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Are We Getting a New Apple TV Remote? Yes… and No.

Colin Edge



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Discoveries within tvOS 14.5 beta 6 code hinting at a next-gen Apple TV remote surfaced this week, inspiring excitement and conjecture. The code specifically mentions a ‘center button’, which Apple’s current remotes don’t have. A center button suggests a new remote. A new remote suggests a new Apple TV.

However, 9to5Mac provided clarity to the rumors yesterday, reporting that the new remote is a piece of third-party tech, created in partnership between Apple and cable companies. Cable companies that provide Apple TV 4K as an alternate option to a traditional cable box can include this remote when setting up their customers. The new remote will be distributed by Universal Electronics, and allow for greater navigation of cable apps and channels on the Apple TV.

The new remote, allegedly internally codenamed ‘B519’ is centered around a circular button (reminiscent of first-generation Apple TV remotes), with more conventional cable TV controls, including play/pause, guide, and mute. This design somewhat strays from the usually minimalist approach taken by Apple, though the company collaborated on its conception. It resembles a more typical cable TV remote your aunt might use to watch Wheel of Fortune, but with the recognizable Siri button and general Apple aesthetic – perhaps an effective compromise in the conversation among Apple TV users regarding the current standard Apple remote’s usability.

The current, standard, ‘Siri’ remote is somewhat palindromic in design, making it (some would controversially argue) lacking in effectiveness. Many an Apple TV-watcher has picked up the top thinking it’s the bottom, and vice versa. The trackpad on the top (or bottom?) end is overly sensitive, to some users’ aggravation. You’re watching YouTube, but your cat’s tail brushes the remote and you’re now watching the weather forecast. However, the current design is sleek, futuristic, and looks like something from a Jetsons cartoon. These are the qualities we love in Apple products. While Universal Electronic’s Apple remote will likely please cable users, the debate continues on how the next generation of the ‘Apple TV proper’ should look and feel.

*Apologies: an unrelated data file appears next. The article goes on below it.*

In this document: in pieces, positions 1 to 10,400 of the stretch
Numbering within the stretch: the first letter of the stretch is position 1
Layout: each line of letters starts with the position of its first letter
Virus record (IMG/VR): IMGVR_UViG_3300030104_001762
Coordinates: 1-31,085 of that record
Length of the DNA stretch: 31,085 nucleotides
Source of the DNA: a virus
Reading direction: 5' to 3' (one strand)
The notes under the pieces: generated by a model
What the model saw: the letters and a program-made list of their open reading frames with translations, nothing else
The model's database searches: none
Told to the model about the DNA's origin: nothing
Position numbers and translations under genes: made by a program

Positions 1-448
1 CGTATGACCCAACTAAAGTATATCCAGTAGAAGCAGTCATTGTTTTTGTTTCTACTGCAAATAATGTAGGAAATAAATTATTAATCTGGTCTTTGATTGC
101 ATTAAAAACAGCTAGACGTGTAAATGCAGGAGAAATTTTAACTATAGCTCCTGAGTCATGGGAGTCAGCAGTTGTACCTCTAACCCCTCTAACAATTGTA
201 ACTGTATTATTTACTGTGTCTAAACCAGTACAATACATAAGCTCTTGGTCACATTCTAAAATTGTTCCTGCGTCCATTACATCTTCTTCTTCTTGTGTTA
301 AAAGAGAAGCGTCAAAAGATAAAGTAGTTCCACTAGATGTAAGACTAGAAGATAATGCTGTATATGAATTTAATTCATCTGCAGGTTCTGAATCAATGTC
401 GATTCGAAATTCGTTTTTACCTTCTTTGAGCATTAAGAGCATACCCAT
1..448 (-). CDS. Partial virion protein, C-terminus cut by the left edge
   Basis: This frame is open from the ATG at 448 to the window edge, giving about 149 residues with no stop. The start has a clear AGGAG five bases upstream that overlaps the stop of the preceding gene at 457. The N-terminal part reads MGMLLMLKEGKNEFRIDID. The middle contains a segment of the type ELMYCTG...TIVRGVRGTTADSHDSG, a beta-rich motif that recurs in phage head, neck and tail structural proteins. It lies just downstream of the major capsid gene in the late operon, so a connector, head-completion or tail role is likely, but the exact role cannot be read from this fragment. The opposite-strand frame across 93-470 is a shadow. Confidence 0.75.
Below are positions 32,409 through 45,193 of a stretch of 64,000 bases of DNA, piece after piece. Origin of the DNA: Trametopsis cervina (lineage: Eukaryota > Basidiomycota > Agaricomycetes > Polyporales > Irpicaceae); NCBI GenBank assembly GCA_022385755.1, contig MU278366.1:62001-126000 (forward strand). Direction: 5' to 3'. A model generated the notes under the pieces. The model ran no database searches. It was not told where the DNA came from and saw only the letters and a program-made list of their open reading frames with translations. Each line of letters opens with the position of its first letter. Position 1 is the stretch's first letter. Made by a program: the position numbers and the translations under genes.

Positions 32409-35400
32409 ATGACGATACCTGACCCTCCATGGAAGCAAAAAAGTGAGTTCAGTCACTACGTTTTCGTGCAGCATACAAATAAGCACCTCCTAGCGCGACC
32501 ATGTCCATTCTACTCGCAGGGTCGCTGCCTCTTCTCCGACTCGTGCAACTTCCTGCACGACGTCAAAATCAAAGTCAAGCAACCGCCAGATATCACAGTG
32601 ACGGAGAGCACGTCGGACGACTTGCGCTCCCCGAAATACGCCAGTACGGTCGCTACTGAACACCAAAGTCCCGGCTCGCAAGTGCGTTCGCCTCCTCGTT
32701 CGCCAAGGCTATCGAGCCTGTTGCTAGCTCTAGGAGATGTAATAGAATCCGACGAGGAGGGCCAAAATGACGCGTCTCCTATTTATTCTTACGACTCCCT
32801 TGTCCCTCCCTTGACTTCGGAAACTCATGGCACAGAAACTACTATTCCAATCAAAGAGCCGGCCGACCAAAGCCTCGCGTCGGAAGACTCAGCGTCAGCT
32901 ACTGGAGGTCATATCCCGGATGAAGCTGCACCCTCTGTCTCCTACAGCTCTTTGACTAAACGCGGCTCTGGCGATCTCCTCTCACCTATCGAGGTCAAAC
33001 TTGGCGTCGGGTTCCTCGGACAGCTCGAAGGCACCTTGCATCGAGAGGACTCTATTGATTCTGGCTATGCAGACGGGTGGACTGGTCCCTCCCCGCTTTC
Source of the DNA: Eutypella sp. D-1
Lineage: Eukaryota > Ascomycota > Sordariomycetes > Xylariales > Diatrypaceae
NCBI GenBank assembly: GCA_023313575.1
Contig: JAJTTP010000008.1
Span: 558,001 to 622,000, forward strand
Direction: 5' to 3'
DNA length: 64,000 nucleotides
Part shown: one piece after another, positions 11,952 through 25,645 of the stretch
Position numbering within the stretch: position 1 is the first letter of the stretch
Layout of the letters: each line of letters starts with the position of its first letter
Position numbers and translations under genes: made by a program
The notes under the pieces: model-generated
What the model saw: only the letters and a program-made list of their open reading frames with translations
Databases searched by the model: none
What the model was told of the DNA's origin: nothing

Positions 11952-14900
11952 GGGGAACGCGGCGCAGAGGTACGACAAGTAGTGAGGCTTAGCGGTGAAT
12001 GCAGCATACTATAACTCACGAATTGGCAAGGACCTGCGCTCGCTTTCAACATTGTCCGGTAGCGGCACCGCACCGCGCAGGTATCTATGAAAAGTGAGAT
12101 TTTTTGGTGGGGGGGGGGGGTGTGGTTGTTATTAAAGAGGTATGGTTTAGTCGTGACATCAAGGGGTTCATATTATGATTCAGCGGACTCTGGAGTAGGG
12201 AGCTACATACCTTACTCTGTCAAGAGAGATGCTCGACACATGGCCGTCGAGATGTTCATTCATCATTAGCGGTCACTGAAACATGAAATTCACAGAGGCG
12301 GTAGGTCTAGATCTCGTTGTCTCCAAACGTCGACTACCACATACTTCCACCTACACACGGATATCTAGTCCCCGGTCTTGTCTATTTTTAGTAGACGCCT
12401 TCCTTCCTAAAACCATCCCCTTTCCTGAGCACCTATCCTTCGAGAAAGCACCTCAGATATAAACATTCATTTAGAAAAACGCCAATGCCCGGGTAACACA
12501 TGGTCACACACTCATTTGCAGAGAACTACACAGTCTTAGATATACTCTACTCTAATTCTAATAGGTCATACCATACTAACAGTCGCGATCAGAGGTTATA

We’ll have to wait for official news of a next-gen Apple TV, but recently released coding from a previous beta changed the name ‘Siri Remote’ to ‘Apple TV Remote’. This could mean that something new for Apple TV is indeed on the ever-distant horizon. While we wait, we can speculate. Possible design specs from verified leakers like Jon Prosser have pointed to an upgraded A12X processor, a location-finder capability similar to iOS’s ‘Find My’, and yes, possibly a new remote.

I’m a writer and creative professional who loves pop culture, music, games, and anything else that allows people to express themselves and share their passion.

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Apple Says Its New Ad Engineer Has Left the Company After Misogynistic Comments Surface

Colin Edge



Apple said yesterday that Antonio Garcia Martinez has left the company, following internal backlash from Apple employees regarding misogynistic comments he had made in the recent past. 

Garcia Martinez was a brand new hire. Apple brought him on as a product engineer in its advertising platform group. He had previously worked at Facebook and Twitter, specializing in targeted ads; he also spent time on Wall Street.

Fellow Apple employees joined in petition to his involvement with the tech company, drawing attention to statements Garcia Martinez made in his 2016 book Chaos Monkeys, chronicling his experiences in Silicon Valley.

In the book, Garcia Martinez demeaned women in the tech industry, among other assertions deemed sexist, racist, and in contradiction to Apple’s work culture. “Most women in the Bay Area are soft and weak, cosseted and naive despite their claims of worldliness, and generally full of shit,” he wrote. 

Chaos Monkeys was a New York Times bestseller.

As an influential company that regularly touts its commitment to inclusivity and diversity, a hire like Garcia Martinez surprised many – especially those who work at Apple. 

In an internal memo, co-workers demanded “an investigation into how his published views on women and people of color were missed or ignored.” Over 2,000 employees signed, also criticizing the hire on social media.

In response to Garcia Martinez’s hiring and leaving, Apple told Bloomberg, “At Apple, we have always strived to create an inclusive, welcoming workplace where everyone is respected and accepted. Behavior that demeans or discriminates against people for who they are has no place here.” 

Apple naturally made a wise PR move in parting ways with the Silicon Valley bad boy, but one detail remains unclear – how did Garcia Martinez get hired at Apple in the first place? Were his controversial comments somehow overlooked, or did some Apple executive knowingly look the other way?